The bottom can be decorated with rocks, driftwood, and sturdy plants, but plants with weak roots will likely be pulled up by the fish getting caught in them.
Avoid having any sharp objects in your tank that the Arowana could injure itself on.
Despite their size and aggressive nature, these fish are easily spooked. The tank should be placed in a quiet area of low foot traffic to help prevent the fish from harming itself when frightened.
Once a tank is set up and the fish are happy, water changes are the best way to maintain a healthy tank.
Smaller aquariums require more frequent water changes because toxins such as ammonia and nitrates build up more quickly compared to larger tanks.
Because Arowanas are so sensitive to poor water quality, change 25% of the water once a week to keep them healthy.
They eat a lot, and produce a lot of waste, so make sure to check your filtration system frequently to keep it from clogging.
Arowana fish are predatory, and therefore need to be fed a mix of meaty foods. They are surface-feeders, and need food that does not sink to the bottom, or else they will not find it.
They should be fed a mixture of fish and crustaceans, and a good mix would include earthworms, crabs, crickets, shrimp, krill, crustaceans, frogs, and feeder fish.
If you are going to use feeder fish, it is best to breed your own to ensure that they are healthy and do not introduce disease into your tank.
It is best not to be fed smaller fish too often, as it can lead to an unhealthy buildup of fat in their bodies.
Juvenile Arowanas tend to be very fussy eaters, and may need to be slowly introduced to frozen food after they are eight to nine inches long.
Until then, it is best to feed only live or fresh. You can buy fish already at this size to help ease the transition.
Feed your Arowana in small amounts, two to three times a day. If they seem reluctant to eat, this may be a health concern.
When you first bring your Arowana home, they may be timid or scared of you, but after a short adjustment period, they should have no problem taking food.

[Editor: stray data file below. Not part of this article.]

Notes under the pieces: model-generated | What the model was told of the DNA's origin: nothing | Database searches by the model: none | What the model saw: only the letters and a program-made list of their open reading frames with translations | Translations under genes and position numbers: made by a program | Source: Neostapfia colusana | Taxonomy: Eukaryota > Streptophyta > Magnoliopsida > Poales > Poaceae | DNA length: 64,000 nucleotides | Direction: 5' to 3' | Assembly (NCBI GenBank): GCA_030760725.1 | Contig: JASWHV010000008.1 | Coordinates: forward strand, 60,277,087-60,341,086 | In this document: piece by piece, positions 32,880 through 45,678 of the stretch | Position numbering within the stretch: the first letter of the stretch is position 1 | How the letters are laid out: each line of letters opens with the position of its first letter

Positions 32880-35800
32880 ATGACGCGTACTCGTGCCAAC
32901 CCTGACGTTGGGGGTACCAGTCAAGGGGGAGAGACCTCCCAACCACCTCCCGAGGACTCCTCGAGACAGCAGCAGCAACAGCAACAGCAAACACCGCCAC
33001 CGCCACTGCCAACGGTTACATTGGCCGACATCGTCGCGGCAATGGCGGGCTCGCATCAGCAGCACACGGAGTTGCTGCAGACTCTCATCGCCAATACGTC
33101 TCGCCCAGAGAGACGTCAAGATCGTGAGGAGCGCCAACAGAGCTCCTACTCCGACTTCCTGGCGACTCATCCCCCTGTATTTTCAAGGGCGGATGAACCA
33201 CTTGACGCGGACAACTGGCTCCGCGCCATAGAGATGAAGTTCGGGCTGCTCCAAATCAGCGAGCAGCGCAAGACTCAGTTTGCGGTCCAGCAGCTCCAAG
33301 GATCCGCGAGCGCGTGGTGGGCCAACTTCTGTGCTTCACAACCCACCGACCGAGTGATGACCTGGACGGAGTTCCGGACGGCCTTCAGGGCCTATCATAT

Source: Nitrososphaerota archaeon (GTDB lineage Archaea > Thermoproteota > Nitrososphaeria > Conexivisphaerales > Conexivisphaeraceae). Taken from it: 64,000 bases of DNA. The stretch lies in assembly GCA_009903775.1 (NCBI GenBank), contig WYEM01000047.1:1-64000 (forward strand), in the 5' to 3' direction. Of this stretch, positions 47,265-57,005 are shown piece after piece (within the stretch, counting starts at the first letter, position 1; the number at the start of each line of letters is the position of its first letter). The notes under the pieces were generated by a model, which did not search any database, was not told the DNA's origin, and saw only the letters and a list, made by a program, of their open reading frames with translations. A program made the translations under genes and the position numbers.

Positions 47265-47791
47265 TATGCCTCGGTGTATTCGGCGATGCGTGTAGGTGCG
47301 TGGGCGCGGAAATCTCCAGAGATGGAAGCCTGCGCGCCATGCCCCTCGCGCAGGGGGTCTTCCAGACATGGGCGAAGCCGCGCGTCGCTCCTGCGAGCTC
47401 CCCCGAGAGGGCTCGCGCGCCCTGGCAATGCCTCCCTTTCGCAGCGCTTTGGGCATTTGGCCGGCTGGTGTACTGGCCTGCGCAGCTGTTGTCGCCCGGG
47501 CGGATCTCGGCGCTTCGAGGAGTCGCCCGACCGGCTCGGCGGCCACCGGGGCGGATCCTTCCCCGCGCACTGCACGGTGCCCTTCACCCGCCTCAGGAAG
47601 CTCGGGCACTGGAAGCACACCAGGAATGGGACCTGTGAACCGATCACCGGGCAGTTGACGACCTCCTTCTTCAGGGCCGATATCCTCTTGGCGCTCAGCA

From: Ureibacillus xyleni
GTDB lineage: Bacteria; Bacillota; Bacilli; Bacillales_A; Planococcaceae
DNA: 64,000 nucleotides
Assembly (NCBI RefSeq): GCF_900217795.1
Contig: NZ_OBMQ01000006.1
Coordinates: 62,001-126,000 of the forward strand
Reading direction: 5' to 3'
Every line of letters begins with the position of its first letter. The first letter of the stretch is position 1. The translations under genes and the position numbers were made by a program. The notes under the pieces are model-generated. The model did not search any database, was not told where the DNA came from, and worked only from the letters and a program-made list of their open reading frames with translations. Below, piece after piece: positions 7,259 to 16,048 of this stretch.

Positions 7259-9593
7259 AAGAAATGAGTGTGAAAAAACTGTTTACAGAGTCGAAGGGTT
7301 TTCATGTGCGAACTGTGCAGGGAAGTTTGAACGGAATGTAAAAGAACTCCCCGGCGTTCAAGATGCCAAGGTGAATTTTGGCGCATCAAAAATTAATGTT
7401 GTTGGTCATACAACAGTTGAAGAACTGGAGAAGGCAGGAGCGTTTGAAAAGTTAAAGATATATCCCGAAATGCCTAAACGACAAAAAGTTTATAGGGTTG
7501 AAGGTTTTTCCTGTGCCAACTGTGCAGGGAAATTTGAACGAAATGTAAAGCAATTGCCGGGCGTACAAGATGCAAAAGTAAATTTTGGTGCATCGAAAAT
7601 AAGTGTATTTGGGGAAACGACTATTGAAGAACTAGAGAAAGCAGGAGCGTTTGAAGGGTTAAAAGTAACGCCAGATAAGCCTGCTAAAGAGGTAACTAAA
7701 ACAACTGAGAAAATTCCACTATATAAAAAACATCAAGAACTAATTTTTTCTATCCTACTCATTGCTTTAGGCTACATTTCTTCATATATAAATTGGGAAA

Some people have had success in getting their Arowana to take food from their hand.
Arowana Tank Mates
Because of their size, and the fact that they are predatory, it is best to house Arowanas alone.
Sometimes they may cohabitate with peaceful bottom-dwellers, but take care not to pick any fish that may nip at their long and flowing fins.
Find fish that aren’t so small that the Arowana may eat them, and remember to always have the Arowana in the tank first.
Fish that are generally compatible with Arowanas include Oscars, Knifefish, larger Plecostomus, Angelfish, and Catfish.
Be prepared to have a second tank handy in case the fish do not get along, as individual temperaments can vary between the same species of fish, especially Arowanas.
Generally, Arowanas should not be kept together in groups of less than six, but most home aquariums do not have space to accommodate that many large fish.
Arowanas are extremely hard to breed in captivity, and it is not recommended for anyone but well-researched experts on the species.
Disease can be introduced into the tank when you add anything that has not been properly cleaned or quarantined, including live food.
The best prevention is proper care and the cleaning of anything new going into the tank, as well as making sure that you provide quality food, clean water, and proper tank mates.
In captivity, Arowanas tend to suffer from protruding, droopy eyes due to looking downward a lot. This is not something that occurs in the wild, as they are always looking towards the surface for food.
To help prevent this eye condition, keep a brightly-colored ping pong ball floating on the surface of the water. This will keep the Arowana active and hunting, and they may even start playing with it.
Other common health problems that plague freshwater fish like the Arowana include:
White spots appear on fins and body, and fish may rub against rocks or swim awkwardly.
To treat, quarantine the fish immediately and use commercial ich treatments.
Characterized by frayed or disappearing fins with the base of fins usually reddening, this is usually due to water quality.
If you change and clean the water and the problem persists, consult your vet or aquatic specialist.
This manifests as a white, cotton-like growth and/or discoloration of the eyes.
To treat, quarantine the fish and use commercial fungal treatments.
Cloudy eyes, open sores, or reddening of the skin or scales, this illness is usually due to water quality. Change and clean the water, then use commercial antibacterial remedies.
As always, if there are any sick fish in a shared tank, quarantine them immediately. The best way to keep your fish healthy is to keep the water clear and cycled.